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Re: Gallimimus bullatus



Graeme Worth (gmbra@cygnus.uwa.edu.au) wrote:

<I note that in Mesozoic Vertebrate Life there is a paper by Hurum on the
lower jaw of Gallimimus bullatus. This is a species I've heard mentioned
before, but I understood it was only a nomen nudum at best. Has it
actually been described somewhere? Is this paper the description? Anyone
have any more info?>

  Back in 1972, Osmolska, Roniewicz, and Barsbold described this largest
ornithomimid in _Palaeontologia Polonica_. I'm surprised you have not
heard of this taxon, as it is the best represented and most complete
ornithomimid known, including complete juvenile and adult skeletons and
skulls. Paul's PDW figures it prominently, and Hurum's work on the jaws of
*Gallimimus* are part of the work he is doing (some with Currie) to
describing the mechanics of the jaws in tyrannosaurids. Jørn Hurum is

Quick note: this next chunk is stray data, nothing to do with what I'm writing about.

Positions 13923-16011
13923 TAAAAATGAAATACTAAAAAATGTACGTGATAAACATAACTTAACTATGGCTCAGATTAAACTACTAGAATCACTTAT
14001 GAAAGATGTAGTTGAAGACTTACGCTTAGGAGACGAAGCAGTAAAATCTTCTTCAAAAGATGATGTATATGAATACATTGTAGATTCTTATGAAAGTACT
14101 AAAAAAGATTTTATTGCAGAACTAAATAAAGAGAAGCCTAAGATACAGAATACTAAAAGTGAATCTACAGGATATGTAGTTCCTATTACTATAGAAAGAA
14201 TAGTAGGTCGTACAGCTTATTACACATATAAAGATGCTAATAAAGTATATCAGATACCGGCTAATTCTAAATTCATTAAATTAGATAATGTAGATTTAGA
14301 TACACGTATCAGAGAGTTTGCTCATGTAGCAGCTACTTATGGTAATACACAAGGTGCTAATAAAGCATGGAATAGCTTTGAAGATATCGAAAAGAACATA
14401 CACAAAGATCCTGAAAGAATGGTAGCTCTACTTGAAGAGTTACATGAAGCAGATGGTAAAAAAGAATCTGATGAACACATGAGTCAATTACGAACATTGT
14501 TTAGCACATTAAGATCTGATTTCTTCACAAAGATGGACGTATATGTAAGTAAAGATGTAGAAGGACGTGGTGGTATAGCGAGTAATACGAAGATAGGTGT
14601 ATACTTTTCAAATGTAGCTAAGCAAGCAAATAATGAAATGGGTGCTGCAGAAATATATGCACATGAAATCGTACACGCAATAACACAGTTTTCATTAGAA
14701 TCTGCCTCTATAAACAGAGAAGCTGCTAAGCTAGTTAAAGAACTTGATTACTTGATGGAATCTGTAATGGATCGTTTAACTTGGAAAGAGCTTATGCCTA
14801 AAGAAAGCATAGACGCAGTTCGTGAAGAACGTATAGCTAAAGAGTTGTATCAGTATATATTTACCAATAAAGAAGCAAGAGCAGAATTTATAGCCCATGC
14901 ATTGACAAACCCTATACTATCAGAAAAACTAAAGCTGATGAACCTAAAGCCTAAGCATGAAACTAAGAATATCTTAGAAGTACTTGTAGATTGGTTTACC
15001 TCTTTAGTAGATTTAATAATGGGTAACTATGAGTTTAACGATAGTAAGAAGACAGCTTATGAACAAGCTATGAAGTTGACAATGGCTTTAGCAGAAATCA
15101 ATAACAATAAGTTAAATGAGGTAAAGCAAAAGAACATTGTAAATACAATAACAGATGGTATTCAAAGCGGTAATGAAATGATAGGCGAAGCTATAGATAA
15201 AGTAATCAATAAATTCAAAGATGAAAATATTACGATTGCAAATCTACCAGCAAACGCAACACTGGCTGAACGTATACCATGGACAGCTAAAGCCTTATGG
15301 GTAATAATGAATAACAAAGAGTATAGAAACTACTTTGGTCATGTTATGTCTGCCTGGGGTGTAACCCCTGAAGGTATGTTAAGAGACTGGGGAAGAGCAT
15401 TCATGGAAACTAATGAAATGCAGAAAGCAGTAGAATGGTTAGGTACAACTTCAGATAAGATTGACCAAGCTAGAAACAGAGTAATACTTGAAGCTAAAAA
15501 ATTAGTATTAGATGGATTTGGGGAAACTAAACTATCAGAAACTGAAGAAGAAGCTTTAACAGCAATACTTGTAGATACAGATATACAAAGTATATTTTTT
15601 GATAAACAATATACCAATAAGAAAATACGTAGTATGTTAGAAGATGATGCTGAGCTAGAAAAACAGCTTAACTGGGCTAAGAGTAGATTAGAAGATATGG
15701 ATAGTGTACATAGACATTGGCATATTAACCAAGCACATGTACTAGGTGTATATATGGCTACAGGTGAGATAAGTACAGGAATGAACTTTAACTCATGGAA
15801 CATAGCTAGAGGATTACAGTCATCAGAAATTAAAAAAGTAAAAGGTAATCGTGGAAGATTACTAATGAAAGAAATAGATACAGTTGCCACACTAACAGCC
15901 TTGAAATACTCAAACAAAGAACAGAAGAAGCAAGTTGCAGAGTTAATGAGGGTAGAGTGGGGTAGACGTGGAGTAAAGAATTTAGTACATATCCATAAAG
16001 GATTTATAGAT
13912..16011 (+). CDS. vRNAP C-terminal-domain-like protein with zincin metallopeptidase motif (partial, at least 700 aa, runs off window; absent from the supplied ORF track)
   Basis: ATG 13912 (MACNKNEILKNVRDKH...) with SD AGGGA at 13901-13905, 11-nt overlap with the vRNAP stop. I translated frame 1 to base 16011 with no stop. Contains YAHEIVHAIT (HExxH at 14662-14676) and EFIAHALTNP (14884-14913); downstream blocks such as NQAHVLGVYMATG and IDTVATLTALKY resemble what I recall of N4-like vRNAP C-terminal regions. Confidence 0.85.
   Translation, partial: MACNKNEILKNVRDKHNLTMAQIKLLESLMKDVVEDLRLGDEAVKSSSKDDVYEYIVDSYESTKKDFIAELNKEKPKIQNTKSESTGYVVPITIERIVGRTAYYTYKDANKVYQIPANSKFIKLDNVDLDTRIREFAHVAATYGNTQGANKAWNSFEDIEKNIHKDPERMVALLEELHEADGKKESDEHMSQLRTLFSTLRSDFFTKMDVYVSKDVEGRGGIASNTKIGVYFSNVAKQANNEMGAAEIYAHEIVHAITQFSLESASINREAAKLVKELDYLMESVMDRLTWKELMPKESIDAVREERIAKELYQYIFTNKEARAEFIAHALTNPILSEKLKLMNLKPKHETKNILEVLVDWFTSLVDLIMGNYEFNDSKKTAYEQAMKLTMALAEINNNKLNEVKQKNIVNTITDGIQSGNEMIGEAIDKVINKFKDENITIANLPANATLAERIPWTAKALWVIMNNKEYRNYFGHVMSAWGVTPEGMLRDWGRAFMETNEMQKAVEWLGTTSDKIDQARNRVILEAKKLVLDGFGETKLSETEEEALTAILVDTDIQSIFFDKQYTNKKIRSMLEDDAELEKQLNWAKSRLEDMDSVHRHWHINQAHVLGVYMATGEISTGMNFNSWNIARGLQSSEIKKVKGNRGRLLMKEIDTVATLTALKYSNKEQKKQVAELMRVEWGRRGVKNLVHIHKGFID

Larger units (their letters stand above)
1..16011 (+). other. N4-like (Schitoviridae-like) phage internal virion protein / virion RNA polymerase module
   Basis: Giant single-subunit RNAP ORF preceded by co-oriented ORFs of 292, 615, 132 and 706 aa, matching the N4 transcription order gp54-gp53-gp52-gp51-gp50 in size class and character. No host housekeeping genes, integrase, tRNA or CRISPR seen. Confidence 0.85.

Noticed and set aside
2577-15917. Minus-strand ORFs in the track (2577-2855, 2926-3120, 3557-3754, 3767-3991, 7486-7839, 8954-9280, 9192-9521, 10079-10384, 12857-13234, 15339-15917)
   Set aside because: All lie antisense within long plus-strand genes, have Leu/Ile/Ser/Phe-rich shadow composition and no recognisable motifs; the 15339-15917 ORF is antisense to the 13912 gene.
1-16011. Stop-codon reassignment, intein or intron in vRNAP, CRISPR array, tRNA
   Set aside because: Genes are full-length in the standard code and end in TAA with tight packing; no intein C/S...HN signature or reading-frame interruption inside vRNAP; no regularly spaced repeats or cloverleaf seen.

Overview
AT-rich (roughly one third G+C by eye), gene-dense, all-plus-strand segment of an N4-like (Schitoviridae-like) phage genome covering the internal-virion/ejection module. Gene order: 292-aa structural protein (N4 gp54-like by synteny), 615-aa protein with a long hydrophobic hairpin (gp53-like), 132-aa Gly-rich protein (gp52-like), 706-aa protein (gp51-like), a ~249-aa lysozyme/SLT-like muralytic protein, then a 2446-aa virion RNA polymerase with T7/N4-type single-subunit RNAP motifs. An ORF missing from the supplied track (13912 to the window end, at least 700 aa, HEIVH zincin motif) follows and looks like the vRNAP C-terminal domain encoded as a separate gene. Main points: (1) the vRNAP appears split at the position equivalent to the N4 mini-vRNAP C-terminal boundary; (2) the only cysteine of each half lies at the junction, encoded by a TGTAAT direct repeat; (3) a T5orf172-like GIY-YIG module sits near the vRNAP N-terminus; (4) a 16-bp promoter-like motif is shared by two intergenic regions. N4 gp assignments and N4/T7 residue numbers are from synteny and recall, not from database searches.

currently working on his synthesis of this work and his *Tarbosaurus*
skull osteology.

Osmólska, H.; Roniewicz, E.; and Barsbold R. 1972. A new dinosaur,
Gallimimus bullatus n. gen., n. sp., from the Upper Cretaceous of
Mongolia. _Palaeontologica Polonica_ 27: 103-143. [w/ Polish summary].

  Dale Russell, in his 1972 monograph on Canadian ornithomimes, referenced
this work, but could not include the data due to professional courtesy.

  Russell, D.A. 1972. Ostrich dinosaurs from the Late Cretaceous of
western Canada. _Canadian Journal of Earth Sciences_ 9: 375-402.

  Cheers,

=====
Jaime A. Headden

  Little steps are often the hardest to take.  We are too used to making leaps 
in the face of adversity, that a simple skip is so hard to do.  We should all 
learn to walk soft, walk small, see the world around us rather than zoom by it.

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